Throughout the previous decade, France and Germany had been in a continuous state of diplomatic conflict over everything from border passage to African colonies, and thus it came as no surprise to Europe when the two nations declared war in 1913. The war was allegedly fought over a Russian annexation of Romania, which caused the Austro-Hungarian empire to feel threatened, but in reality the war was fought between France and Germany.
At the beginning of the war, the Ludendorffian plan developed by Germany called for a lightening thrust through the Ardennes and into Southern France, which would then curve upward and push the French army into the sea. By avoiding fighting in neutral Belgium, Germany would avoid drawing Britain into the war. Initially, this German offensive was highly successful, but Italy reinforced the French troops and allowed them to successfully fortify the area around Paris. German troops were halted at the battle of Troyes and, although they quickly took control of an area from Troyes to Amiens, the new technology of Machine Guns and fortifications stopped their attacks. At this point, German troops held the line and prepared to withstand anything the French could throw at them while Russia was being destroyed.
With a smaller Allied prescence in France (most Italian troops were withdrawn back to Italy to face off against the Austro-Hungarians), the German army could field a larger force in Russia and thus conquered the Russians more quickly. Throughout 1914 and 1915, German and Austrian troops advanced to conquer Poland, the Baltic States, Rumania, and parts of the Ukraine. However, the communists in Russia were brutally suppressed, so Russia was not convulsed by a revolt until February 1916. In this revolt, the Mensheviks lead a coup and toppled the Russian government. Russia was then embroiled in a three-way civil war between the Mensheviks, the Bolsheviks, and the Czar's imperial holdouts. All factions agreed, however, that peace was needed with Germany. A peace treaty was signed in November 1916 to give to Germany much of Poland. The Russian civil war continued until the Mensheviks, under Julius Martov, gained full control of the Russian Soviets' Alliance, as Russia was renamed.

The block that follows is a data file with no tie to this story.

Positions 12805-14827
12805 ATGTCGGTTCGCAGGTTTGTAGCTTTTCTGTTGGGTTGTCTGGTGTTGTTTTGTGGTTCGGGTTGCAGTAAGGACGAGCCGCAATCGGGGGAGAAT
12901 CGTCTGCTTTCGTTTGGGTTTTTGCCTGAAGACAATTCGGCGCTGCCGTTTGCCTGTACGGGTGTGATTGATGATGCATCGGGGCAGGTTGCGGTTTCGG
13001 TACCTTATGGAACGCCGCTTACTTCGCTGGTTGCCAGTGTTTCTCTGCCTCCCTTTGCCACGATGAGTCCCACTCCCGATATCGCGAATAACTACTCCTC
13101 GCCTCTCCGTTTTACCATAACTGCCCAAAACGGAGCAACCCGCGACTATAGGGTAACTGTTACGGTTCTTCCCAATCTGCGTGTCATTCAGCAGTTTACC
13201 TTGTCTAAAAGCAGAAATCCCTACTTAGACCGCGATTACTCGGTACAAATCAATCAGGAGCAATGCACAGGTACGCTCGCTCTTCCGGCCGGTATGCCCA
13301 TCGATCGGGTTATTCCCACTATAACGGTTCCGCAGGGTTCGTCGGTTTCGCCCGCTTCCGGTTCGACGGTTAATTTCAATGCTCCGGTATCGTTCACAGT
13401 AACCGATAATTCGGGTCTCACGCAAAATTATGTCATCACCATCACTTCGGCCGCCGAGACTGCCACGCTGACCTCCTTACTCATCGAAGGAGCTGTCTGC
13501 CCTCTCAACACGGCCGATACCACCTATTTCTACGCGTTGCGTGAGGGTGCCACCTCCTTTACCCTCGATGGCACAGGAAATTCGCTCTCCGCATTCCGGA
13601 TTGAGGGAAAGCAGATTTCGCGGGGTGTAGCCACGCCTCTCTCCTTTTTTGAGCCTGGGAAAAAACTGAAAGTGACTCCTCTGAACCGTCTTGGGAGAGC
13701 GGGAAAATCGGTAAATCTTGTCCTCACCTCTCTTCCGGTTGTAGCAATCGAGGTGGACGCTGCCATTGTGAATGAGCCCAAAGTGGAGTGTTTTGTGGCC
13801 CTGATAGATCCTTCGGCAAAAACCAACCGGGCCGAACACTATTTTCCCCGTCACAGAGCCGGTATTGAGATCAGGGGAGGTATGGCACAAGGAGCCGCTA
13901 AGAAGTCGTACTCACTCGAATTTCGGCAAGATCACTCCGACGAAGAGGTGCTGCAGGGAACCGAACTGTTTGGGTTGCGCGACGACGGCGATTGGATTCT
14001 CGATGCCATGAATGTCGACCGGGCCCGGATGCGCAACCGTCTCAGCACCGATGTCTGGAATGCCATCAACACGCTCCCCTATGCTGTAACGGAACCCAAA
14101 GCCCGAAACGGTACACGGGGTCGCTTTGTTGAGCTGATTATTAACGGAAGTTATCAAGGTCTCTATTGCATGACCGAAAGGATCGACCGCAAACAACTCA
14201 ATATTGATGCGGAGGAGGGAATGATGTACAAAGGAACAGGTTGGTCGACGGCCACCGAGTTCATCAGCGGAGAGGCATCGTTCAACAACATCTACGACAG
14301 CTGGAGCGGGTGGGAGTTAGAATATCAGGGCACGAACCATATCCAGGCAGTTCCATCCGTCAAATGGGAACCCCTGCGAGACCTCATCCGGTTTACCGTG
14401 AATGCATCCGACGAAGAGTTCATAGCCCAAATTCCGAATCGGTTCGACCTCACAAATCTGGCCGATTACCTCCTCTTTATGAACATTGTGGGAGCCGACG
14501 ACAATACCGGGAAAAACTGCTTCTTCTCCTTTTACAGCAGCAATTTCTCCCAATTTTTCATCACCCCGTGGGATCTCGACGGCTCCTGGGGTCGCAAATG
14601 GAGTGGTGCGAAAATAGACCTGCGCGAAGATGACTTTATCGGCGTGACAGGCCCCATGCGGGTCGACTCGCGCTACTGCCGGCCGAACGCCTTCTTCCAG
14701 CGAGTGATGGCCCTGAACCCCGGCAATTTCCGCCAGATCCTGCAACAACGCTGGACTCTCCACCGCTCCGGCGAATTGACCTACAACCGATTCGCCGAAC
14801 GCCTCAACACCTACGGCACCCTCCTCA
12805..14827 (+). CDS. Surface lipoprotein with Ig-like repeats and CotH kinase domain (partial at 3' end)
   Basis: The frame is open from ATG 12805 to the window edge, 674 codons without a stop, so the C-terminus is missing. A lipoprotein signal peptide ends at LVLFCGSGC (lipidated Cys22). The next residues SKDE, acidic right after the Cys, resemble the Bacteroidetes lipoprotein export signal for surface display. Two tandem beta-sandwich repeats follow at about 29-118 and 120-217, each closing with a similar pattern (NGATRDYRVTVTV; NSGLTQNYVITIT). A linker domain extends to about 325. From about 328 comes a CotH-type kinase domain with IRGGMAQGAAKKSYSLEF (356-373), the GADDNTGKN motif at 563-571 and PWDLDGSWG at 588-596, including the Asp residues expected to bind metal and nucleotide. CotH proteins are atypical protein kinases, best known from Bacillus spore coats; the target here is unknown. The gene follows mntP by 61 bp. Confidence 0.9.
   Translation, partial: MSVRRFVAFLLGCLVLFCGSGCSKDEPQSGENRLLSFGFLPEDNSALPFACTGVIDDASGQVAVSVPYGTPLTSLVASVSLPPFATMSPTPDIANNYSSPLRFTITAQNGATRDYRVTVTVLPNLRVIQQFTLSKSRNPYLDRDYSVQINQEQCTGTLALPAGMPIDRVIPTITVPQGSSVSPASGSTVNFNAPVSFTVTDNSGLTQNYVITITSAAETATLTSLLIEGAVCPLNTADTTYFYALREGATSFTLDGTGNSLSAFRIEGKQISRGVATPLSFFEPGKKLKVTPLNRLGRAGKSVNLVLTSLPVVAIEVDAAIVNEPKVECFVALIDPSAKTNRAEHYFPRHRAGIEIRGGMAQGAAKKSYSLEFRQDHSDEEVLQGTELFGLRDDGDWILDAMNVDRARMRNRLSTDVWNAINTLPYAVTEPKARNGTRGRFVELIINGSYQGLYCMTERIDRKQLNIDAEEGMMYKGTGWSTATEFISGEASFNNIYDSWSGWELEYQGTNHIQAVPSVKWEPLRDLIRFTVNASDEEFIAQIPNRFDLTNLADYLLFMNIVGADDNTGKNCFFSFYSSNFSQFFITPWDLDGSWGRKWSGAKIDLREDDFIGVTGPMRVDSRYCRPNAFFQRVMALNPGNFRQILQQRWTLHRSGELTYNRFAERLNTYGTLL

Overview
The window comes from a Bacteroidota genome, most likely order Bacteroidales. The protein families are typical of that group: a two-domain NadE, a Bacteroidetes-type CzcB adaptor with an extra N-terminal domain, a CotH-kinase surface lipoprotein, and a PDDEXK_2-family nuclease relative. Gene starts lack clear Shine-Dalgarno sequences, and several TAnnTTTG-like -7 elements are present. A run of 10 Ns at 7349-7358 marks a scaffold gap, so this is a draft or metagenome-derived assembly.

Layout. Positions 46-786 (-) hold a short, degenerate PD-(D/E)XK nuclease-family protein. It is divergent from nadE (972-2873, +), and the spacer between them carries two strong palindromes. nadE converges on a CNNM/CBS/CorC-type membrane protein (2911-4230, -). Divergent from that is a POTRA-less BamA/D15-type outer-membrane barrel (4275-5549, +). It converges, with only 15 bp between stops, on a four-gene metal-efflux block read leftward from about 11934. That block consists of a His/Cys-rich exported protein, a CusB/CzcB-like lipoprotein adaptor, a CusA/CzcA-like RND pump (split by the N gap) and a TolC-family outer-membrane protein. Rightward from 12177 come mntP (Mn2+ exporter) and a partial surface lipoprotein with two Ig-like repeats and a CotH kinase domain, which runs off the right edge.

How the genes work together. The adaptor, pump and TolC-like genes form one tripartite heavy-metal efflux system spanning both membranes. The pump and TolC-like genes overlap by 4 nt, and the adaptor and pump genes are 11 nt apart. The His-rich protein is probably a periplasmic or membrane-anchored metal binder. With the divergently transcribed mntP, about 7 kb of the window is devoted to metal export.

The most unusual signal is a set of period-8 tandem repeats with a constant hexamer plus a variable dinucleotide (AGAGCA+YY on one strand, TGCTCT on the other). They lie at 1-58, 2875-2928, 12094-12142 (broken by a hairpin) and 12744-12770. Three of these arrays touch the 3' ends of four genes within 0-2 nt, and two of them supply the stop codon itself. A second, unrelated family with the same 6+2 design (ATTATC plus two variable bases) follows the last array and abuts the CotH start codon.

With the Eastern Front ending in a German victory, several million German troops were freed up to fight on the western front. However, despite substantial German numerical superiority, France managed to hold its own until early 1917. At this point, however, a massive German assault at Verdun broke through French lines, costing the French 430,000 casualties to 398,000 German casualties and allowing German troops to reach the Seine River and begin the battle over Paris. Over the next few months, German forces conquered the capital of France and forced a French surrender on August 17, 1917.
The terms of the Treaty of Cologne were very harsh. France was forced to give up Indochina, West Africa, and the Ivory Coast to Germany. The size of the French navy and army were also greatly reduced. The maximum size of the French army was 300,000 men, and the French navy was reduced to 30 ships of no more than 30,000 tons each. The French also lost the rest of Lorraine as well as Montbeliard and northern Bescancon. France was required to pay reparations to Germany totaling 32 billion gold Francs, an amount at the very limit of what was estimated that they could pay. German troops continued to occupy the region around Paris until these payments began on schedule. Finally, France was required to turn over its current, rather powerful, navy to the Germans. However, the British first mounted a raid to capture or sink nearly half of the French navy in order to stop Germany from gaining naval supremacy.
On the other hand, Italian efforts against Austria-Hungary were much more successful, and the Italians forced Austria-Hungary into a stalemate over the Alps that continued until the end of the war. By the end of the war, Austria-Hungary had suffered the twin blows of high casualties in Serbia and defeat in Italy, and thus it split into the empires of Austria and Hungary. Austria retained most of the western territory while Hungary retained much of the territory bordering Russia. A smaller nation of Yugoslavia also split off in the south to encompass Serbia and parts of southern Austria-Hungary.
Post-War Period 1918-1930